07 August 2008
2008 European Football Championship - ECDC epidemic intelligence support
Mass gathering events may pose an increased risk for outbreak of infectious diseases, and a potential for rapid international spread [1,2]. Even events not considered relevant from the public health point of view can have a big media impact. The European Centre for Disease Prevention and Control (ECDC) has on several occasions given support to the European Union Member States (EU MS) during sporting events such as the Olympic Games and football championships to ensure the rapid detection of possible public health risks [3-6].
Between 7 and 29 June, the 2008 UEFA European Football Championship (Euro 2008) took place in eight towns of Austria and Switzerland. A total of 31 games were held, of which 16 took place in Austria. Football teams from twelve EU Member States, Switzerland, Russia and Turkey participated in the tournament. More than one million tickets were sold for match attendance and additional fans travelled to the organising countries to be present at the surrounding festivities. Besides the stadium venues, several fan zones and public viewing sites were set up in the organising countries and these were also taken into consideration in the public health preparedness activities [7,8]. The threat posed by the large ongoing outbreaks of measles in Austria and Switzerland were considered of particular relevance [9,10].
The ECDC therefore collaborated with the Austrian and Swiss authorities providing both general support for the mass gathering event and specific support for the measles outbreak.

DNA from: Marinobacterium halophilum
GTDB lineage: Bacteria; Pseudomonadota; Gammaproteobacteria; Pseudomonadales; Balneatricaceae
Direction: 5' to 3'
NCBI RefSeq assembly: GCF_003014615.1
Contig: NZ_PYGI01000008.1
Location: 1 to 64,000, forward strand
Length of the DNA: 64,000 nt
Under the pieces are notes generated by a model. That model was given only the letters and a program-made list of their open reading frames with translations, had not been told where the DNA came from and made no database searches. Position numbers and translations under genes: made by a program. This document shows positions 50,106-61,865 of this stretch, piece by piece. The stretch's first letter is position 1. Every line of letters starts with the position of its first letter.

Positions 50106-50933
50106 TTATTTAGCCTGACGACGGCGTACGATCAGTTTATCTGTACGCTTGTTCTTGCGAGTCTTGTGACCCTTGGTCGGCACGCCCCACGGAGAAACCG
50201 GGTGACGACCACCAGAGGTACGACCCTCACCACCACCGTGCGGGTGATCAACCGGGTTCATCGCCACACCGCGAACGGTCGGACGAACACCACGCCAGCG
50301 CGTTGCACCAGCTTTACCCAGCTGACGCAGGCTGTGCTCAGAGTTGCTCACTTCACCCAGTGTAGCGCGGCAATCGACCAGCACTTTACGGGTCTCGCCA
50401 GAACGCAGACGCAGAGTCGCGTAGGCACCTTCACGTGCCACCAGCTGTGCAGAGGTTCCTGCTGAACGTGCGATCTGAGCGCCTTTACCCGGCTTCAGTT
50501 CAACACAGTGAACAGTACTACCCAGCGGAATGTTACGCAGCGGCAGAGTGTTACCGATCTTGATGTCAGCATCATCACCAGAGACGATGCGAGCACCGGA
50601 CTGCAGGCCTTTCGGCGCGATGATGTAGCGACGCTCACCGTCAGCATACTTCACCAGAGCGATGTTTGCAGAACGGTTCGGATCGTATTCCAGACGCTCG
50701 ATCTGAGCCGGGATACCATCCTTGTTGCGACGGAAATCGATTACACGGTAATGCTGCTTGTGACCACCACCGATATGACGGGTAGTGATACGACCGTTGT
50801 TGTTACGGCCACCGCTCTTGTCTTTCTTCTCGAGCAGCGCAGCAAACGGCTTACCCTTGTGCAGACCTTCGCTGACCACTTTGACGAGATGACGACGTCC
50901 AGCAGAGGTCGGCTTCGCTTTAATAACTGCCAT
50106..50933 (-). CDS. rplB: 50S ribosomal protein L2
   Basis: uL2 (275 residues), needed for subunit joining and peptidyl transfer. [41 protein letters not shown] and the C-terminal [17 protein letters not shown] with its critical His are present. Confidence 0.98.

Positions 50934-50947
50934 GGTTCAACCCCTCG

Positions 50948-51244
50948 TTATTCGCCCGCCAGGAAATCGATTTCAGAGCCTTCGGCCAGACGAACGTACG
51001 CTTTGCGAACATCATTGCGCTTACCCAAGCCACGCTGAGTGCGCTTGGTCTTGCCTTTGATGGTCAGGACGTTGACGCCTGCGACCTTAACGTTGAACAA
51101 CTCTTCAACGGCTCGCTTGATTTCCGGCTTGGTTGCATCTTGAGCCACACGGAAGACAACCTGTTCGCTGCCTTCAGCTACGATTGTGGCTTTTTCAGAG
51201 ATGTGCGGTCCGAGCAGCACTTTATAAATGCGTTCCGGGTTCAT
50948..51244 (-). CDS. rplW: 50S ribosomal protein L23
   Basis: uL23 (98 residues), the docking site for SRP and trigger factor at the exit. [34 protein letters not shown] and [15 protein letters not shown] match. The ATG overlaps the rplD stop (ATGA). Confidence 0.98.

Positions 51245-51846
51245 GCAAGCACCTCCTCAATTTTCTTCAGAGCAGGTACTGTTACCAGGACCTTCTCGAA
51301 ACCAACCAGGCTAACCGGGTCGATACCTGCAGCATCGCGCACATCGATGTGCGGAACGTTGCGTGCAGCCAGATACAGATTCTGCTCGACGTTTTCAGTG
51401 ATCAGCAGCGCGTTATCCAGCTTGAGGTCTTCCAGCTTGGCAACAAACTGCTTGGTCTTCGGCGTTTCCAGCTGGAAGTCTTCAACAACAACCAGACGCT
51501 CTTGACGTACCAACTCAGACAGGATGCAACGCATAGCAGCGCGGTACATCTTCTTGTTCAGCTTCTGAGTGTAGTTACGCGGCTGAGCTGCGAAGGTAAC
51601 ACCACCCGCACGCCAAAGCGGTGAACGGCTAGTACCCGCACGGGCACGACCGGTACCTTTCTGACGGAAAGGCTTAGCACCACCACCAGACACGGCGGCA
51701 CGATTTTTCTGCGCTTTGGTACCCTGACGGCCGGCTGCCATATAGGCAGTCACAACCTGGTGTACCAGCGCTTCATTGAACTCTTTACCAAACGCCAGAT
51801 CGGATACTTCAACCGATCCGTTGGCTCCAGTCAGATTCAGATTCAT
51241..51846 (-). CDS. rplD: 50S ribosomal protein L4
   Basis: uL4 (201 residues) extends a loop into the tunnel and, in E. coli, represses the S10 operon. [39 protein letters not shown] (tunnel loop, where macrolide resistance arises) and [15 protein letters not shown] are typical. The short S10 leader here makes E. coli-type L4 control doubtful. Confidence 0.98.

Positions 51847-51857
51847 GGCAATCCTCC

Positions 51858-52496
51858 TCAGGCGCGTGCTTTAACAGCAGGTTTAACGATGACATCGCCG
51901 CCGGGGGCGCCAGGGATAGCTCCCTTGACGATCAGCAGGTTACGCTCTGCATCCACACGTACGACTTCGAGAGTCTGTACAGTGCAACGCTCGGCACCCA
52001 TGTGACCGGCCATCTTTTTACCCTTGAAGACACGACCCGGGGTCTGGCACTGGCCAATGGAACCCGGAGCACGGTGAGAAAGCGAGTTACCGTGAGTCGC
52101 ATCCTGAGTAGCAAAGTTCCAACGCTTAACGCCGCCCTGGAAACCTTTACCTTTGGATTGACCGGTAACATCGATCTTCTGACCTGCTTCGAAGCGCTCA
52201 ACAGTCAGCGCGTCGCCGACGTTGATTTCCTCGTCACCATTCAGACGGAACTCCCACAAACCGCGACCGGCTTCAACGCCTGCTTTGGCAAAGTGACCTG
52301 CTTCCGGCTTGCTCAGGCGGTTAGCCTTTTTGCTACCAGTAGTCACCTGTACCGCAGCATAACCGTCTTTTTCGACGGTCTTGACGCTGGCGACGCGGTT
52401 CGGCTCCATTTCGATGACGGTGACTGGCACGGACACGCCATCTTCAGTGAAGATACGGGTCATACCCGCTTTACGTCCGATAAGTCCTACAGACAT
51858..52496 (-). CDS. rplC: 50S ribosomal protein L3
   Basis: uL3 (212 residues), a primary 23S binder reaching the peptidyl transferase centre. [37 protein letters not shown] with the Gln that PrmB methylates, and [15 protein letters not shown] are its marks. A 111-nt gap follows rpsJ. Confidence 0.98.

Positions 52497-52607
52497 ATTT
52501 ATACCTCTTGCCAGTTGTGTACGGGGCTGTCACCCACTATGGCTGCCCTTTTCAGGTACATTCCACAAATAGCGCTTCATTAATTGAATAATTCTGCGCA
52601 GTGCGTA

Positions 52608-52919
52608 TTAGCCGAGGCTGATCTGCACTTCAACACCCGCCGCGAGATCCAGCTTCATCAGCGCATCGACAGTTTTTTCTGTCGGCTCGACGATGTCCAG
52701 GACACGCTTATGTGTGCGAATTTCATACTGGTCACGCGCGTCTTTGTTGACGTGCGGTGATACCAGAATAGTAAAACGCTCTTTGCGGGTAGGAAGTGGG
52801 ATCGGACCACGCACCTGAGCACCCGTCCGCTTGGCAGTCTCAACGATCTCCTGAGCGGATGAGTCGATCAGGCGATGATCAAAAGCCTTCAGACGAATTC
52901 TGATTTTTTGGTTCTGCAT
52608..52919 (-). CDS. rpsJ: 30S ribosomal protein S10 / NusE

General support for the mass gathering
One month prior to the games, the ECDC and the Austrian health authorities co-organised a workshop to ensure coordination of preparedness activities in the organising countries and the EU institutions . Participants of this meeting held at the Ministry of Health, Austria included national and regional health authorities, food safety and crisis management experts from both organising countries, and experts from the Robert Koch Institute, Berlin, Germany.
As agreed during the workshop, audio conferences between ECDC and the Ministries of Health of Austria and Switzerland were held on a daily basis, including weekends, for the entire period of the Euro 2008. In the daily audio conferences Austria and Switzerland provided updates on the epidemiological situation around the venue sites and ECDC informed about international health threats that could affect these countries and the Euro 2008 event. These threats were identified and assessed during the routine daily epidemic intelligence screening which takes place in ECDC on a 24/7 basis.
During the event special editions of the ECDC Communicable Disease Threat Report (CDTR) and of the Austrian and Swiss national epidemiological bulletins, containing information on relevant health threats, were produced daily sent by email to dedicated Euro 2008 inboxes in ECDC and the Ministries of Health in Austria and Switzerland. In Austria the CDTR was further distributed to the Ministry of Interior, the food safety experts, the veterinary sector at national level and the regional authorities of the sites where the games were taking place. In Switzerland, it was forwarded to all involved sectors of the national health authorities and the national coordinated medical service of the Swiss army. Relevant information from the CDTR was imbedded in the national bulletins and sent to the regional authorities in both countries.
In addition, a senior expert from ECDC was seconded to Austria for the first week of the tournament and a fellow from the European Programme on Intervention Epidemiology Training (EPIET) was posted there for the entire period of the championship. Their tasks included support of the Austrian authorities in epidemic intelligence and outbreak verification activities. Furthermore, the ECDC agreed to provide assistance in outbreak investigation and response, if needed.
As Switzerland is not an EU Member State, as a rule the Swiss authorities do not have access to the EU Early Warning and Response System (EWRS). During the period of the Euro 2008, however, Switzerland was provided temporary access to information that could be relevant to the event.